We love to profile amazing and inspiring women on the Mutton Club. So when we were sent this infographic about the quite incredible life lived by Admiral Grace Murray Hopper, who we had never heard of, we thought it was worth sharing. She helped build the first computer made in the US and in 1947 she first coined the phrase ‘debugging’ a computer by removing a moth!
By Rebecca Hill.
Admiral Grace Murray Hopper was an Ivy League PhD graduate who worked on Mark I, Mark II and UNIVAC I computers. She led a team that solved an equation that would make the atomic bomb function. She developed the first compiler for an electronic computer and the primary coding language for business applications. She received a special presidential appointment to Commodore and the title of Rear Admiral – Lower Half for her 60 year career in the Navy.
Admiral Grace Murray Hopper accomplished all these things and more, and the infographic below showcases her role in history.
Hopper was born in New York City in 1906. In 1934, she earned a PhD in mathematics from Yale. A year later, she would enlist in the Navy – a career in which she would attempt to retire twice only to be called back twice, retiring for the last time at the age of 79.
A year after Hopper enlisted in the Navy, she was assigned to work on Mark I at Harvard, the first computer built in America. During her time with Mark II in 1947, Hopper and her team coined the term “debugging” a computer after they had to pull a dead moth out of Mark II. Her computing expertise would lead her to help invent the A-0 software, the first ever compiler for an electronic computer, and COBOL, a coding language for business software programs.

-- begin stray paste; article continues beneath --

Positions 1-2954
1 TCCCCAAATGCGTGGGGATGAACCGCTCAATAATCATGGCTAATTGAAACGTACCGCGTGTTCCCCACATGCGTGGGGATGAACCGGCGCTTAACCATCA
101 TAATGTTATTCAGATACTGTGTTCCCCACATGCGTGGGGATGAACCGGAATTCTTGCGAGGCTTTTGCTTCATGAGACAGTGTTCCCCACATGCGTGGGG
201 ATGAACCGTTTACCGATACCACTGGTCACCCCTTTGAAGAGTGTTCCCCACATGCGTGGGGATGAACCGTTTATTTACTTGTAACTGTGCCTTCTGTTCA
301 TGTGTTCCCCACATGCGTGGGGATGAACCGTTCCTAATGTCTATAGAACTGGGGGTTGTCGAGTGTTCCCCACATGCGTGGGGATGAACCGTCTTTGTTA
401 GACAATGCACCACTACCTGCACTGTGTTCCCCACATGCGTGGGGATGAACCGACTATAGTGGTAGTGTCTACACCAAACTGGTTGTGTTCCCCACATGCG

Following her retirement in 1986, she appeared on David Letterman where he referred to her as “the Queen of Software.”
Hopper passed away in 1992 with eight military awards. Two years later, the Grace Hopper Celebration conference was born, and the first military academy building named after a woman, Hopper Hall, is set to be complete in 2019.
Read through “The Life of Admiral Grace Murray Hopper” below to see the many accomplishments Hopper achieved throughout her career.
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